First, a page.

"I'd just spent the whole summer stuck in hospital, where I wasn't allowed to leave my room for so much as a breath of fresh air. The house was covered in 'welcome home' banners and family and friends were waiting to take me for a meal. It was one of the happiest days of my life," she smiles.
Kelly-Marie's parents converted a downstairs living room into a bedroom, complete with wet room, which helped her retain her strong sense of independence. "Even when I was really ill, I always insisted on getting myself in and out of bed. I craved independence," she insists.
Perhaps it was Kelly-Marie's determination to live life regardless of her paralysis, that helped her find love. Just six months after she left hospital, she met Ian Fox. "I was on my way to town with friends and we pulled up at a set of traffic lights and Ian was next to us in his car," she says.
There was an instant attraction - the couple swapped numbers there and then and met up that night. They've been together every since. "My paralysis was never an issue for Ian," she says with a smile.
She and Ian, 24, a motorways traffic manager, are now expecting a baby. "We did the pregnancy test and when it came up positive, we both cried!" she says. "I've always dreamed of becoming a mum and I know Ian will be an amazing dad."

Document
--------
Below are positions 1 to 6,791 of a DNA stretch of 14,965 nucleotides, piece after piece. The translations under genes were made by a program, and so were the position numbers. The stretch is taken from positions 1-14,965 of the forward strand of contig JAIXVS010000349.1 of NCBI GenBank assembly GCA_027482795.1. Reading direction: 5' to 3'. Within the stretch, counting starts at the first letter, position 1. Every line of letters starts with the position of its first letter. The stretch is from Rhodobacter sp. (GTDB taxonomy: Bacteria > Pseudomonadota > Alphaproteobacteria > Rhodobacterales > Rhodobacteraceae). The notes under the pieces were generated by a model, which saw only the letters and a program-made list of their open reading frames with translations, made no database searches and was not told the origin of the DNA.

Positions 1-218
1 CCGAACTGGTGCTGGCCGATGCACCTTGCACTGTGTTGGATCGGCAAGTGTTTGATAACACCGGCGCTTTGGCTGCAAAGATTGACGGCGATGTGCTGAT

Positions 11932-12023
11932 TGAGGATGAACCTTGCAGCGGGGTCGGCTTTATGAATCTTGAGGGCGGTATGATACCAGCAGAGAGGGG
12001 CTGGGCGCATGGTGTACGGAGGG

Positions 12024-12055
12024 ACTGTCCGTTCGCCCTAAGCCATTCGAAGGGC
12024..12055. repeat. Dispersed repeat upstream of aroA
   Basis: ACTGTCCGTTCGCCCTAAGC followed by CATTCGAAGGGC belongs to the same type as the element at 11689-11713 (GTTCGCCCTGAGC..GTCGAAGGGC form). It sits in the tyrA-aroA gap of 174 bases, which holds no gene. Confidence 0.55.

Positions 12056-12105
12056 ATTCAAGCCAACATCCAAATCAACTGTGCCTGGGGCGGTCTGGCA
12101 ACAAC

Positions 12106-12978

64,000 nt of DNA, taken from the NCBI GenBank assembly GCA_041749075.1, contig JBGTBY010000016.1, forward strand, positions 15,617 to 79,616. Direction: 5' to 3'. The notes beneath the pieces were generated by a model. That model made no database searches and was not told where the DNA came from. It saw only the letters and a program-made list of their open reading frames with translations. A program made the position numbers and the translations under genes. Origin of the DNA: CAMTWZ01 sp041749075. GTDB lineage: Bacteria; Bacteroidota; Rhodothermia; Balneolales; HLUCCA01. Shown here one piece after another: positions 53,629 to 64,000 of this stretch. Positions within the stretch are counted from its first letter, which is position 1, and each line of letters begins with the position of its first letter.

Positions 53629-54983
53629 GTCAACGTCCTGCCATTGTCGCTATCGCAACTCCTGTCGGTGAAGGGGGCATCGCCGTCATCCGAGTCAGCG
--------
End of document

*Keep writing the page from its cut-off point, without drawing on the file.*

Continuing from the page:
Kelly-Marie will need to be closely monitored, but doctors say she should have a healthy pregnancy before her baby - due next March - is born. The couple have just moved into a new house together and are busy preparing the nursery.
Not content with finding love and getting pregnant, Kelly-Marie has also landed a role in cult soap Hollyoaks. She auditioned for the part of wheelchair-bound Hayley Ramsay on the Channel 4 show - and got the part.
And Kelly-Marie is determined that her dreams of walking will come true. She's been having intensive physio to keep her upper body strong enough to support herself on crutches.
"Some people with this condition don't ever get better, but I'm determined I will," she says defiantly. "And my baby will be the most precious gift - I'm so lucky."